Foodservice Equipment & Supplies

SEP 2018

Foodservice Equipment & Supplies magazines is an industry resource connecting foodservice operators, equipment and supplies manufacturers and dealers, and facility design consultants.

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Page 24 of 107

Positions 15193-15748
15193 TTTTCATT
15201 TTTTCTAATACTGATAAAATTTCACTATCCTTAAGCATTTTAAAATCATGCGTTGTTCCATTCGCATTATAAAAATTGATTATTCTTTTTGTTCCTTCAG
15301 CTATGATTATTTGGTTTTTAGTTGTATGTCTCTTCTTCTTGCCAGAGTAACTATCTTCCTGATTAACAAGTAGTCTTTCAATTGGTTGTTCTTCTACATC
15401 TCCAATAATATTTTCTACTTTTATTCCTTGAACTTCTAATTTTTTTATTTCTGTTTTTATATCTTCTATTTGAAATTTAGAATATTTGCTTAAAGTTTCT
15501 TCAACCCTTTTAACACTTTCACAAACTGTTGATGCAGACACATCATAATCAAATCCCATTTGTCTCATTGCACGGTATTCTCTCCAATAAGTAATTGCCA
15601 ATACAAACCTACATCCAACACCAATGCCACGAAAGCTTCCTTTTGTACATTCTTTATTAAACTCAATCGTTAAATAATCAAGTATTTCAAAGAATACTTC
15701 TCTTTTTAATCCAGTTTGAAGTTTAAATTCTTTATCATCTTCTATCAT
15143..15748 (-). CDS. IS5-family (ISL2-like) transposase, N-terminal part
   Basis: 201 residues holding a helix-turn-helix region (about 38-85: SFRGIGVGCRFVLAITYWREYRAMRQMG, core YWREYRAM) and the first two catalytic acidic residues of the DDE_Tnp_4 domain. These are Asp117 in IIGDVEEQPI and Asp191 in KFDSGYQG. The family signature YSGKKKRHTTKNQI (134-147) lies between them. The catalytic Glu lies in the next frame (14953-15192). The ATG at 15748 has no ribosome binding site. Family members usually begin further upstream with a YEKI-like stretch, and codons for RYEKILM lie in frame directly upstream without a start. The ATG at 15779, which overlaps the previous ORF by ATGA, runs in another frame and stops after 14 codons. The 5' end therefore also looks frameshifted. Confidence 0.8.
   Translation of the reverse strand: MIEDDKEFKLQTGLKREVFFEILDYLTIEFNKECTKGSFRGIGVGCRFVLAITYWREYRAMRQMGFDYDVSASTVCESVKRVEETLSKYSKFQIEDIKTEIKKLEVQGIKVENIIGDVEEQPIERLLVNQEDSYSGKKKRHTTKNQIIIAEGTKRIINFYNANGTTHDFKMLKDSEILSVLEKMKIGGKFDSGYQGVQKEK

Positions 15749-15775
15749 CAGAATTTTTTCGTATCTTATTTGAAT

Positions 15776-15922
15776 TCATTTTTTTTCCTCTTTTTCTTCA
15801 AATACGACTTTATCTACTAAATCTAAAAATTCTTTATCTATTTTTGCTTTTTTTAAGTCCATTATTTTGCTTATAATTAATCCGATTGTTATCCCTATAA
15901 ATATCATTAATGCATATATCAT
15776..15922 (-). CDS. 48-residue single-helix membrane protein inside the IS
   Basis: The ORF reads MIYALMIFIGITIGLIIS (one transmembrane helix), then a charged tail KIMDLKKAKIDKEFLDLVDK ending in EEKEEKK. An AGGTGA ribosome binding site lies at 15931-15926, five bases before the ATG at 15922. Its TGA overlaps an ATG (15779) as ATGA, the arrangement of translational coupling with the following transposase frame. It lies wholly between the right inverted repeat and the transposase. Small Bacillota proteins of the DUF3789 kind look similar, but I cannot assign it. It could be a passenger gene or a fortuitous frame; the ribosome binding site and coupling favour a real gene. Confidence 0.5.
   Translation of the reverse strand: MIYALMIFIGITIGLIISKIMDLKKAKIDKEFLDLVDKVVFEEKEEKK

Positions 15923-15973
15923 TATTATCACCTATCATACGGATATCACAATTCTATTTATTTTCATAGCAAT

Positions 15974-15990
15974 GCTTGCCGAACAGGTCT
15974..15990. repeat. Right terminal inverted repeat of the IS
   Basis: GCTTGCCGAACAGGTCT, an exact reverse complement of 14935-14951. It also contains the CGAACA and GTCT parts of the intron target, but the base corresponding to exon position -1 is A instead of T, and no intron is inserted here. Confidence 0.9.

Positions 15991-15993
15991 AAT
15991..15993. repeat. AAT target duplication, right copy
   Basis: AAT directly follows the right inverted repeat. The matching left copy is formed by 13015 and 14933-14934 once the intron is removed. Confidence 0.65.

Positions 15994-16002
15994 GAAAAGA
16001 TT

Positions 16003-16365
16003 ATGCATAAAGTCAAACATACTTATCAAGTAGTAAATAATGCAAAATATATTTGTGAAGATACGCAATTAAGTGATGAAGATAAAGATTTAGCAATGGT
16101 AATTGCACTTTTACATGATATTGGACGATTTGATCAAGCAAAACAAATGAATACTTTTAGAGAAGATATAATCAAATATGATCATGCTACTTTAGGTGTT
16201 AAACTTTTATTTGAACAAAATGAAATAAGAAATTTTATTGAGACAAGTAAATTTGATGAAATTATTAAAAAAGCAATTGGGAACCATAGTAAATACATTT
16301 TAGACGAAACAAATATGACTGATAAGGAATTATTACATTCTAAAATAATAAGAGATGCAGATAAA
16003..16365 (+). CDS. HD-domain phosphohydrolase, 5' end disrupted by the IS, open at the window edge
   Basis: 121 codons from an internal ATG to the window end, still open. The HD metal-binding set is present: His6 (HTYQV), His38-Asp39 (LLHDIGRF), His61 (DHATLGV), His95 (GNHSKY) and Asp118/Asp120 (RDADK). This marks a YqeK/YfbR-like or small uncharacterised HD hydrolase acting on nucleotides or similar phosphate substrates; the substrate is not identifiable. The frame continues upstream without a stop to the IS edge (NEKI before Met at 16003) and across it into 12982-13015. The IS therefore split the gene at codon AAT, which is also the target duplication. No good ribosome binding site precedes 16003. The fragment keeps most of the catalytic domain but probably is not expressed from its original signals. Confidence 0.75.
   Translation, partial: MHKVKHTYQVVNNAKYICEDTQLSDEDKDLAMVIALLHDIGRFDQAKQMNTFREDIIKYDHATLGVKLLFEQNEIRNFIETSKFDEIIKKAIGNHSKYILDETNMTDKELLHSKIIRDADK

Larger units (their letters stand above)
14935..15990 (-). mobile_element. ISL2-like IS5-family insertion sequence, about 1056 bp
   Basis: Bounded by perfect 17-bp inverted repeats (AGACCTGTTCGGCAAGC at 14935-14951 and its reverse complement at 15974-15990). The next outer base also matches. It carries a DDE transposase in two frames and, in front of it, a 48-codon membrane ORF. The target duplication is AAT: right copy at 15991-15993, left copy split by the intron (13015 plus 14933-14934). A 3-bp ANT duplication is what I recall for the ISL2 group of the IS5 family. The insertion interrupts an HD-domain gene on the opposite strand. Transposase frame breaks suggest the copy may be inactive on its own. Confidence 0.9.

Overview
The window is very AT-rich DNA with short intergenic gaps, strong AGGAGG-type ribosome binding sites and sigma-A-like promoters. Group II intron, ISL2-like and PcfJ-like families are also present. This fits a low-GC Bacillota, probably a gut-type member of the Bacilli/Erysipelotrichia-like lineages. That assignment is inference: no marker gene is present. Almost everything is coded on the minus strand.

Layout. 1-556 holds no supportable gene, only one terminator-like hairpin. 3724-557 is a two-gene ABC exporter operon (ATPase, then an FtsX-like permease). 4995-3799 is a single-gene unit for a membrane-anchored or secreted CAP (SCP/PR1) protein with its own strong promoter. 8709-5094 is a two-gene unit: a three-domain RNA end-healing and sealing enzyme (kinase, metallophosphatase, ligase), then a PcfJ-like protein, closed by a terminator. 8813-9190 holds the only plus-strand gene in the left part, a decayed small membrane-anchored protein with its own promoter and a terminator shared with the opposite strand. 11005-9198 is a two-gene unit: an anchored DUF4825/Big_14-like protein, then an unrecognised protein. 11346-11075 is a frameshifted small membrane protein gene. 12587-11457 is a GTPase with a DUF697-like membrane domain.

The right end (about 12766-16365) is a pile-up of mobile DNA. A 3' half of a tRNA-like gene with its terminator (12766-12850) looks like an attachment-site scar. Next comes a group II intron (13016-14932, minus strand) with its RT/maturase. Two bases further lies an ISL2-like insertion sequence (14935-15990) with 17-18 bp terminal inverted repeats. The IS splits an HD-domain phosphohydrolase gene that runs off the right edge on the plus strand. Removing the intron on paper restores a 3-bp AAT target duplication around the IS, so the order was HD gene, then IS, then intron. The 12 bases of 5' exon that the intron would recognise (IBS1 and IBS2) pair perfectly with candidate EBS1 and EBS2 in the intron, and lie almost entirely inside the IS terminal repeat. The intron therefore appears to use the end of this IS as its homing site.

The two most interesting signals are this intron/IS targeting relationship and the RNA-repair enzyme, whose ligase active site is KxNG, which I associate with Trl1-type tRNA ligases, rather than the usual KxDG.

SEPTEMBER 2018 • FOODSERVICE EQUIPMENT & SUPPLIES • 23 Sales at restaurants will hit $825 billion in 2018, according to the National Restaurant Association (NRA). This represents 4 percent nominal growth or 1.4 percent in real terms. "2018 is the ninth consecutive year of sales growth for the restaurant industry," says Hudson Riehle, senior vice president of the research and knowledge group for the NRA. "Not surprisingly, it's another year charac- terized by moderate growth. When you look at the industry's compound annual growth rate since the associa- tion started tracking it in 1970, it's a solid 6.4 percent. However, if you look at it for the past decade, it drops down to 3.7 percent. There's definitely a period of moderate growth in the post-recession environment." A period of moderate growth is exactly what most industry observ- ers predicted heading into this year. "I think 2018 has gone to plan. I don't think there's anything that has changed dramatically," says Darren Tristano, a longtime industry analyst. "The idea for 2018 was we were going to see 3 percent to 4 percent growth and 2.5 percent of that was inflation- ary. So very real little growth. I don't expect very much change there." The restaurant industry's moderate growth rate reflects the overall moder- ate growth rate of the U.S. economy, Riehle notes. In fact, according to data from the U.S. Bureau of Economic Analysis, gross domestic product has exceeded a 3 percent growth rate all of 4 times over the past 16 quarters. This includes a 4.1 percent growth rate for the second quarter of this year. At the same time, the amount of money consumers have to spend on food continues to shrink. On aver- age, consumers spend 12 percent to 13 percent of their budget on food. "If you go back a few decades, what consumers spent on food was consid- erably higher," Riehle notes. The good news is that roughly half the money consumers spend on food goes to restaurants, he adds. But restaurants can't continue to live off a healthy bite of a shrinking pie. This will force operators to get creative as they look to acquire and retain customers. "Going forward you are going to see more consum- ers linking restaurant spending with other categories," Riehle predicts. He points to the grocery segment as one example. Many grocers now entice shoppers by offering them discounts on their gasoline purchases. Another example is the way some financial services companies offer to lower insur- ance premiums for customers who purchase perceived healthy food. "You will see operators bundling restaurant spending with other necessary spending," he adds. In addition, restaurants may start leveraging technology to drive sales. For example, digital menu boards make it easier for restaurants to alter pricing based on daypart and other factors. It's interesting to note that this approach seems to resonate with consumers. "When you ask consum- ers, roughly three out of four say they would patronize restaurants more if they could get different pricing from restaurants," Riehle adds. Emerging consumer groups such as Millennials and Generation Zers learned some valuable lessons during the last recession, and it shapes how they use restaurants. For example, they understand the need to man- age their finances, including paying down debt such as student loans, but are finding ways to balance that with their desire to eat out as much as possible. "It's trying to manage the cost so they can dine out with greater frequency," Tristano says. "The mindset is ' "I am going to dine out as often as possible but take advantage of a deal, whether it's a coupon, an incentive for checking in via social media or an app and other ways.' " The whole concept of restaurant pricing could be ripe for change. "If you think about how restaurant meals are paid for it has not changed in 100 years," Riehle says. They either pay right before or after their purchase. Younger con- sumers are more apt to like a Netflix- like subscription approach." For the foreseeable future, though, labor will remain a multifront battle for operators. In a very labor-inten- sive industry, operators continue to struggle with employee recruitment, retention and even cost. "Roughly one out of every two restaurant operators reports their top challenge is labor related," Riehle notes. "It can vary by region and even within states by certain metropolitan areas." Is there anything on the horizon that might jolt the restaurant indus- try into a period of more acceler- ated growth? "I am not sure there's anything that can do that," Tristano says. "If we were looking at scenarios, one would be population growth and I don't see that happening. And we may even see lower population growth." A period of moderate growth is exactly what most industry observers predicted heading into this year.

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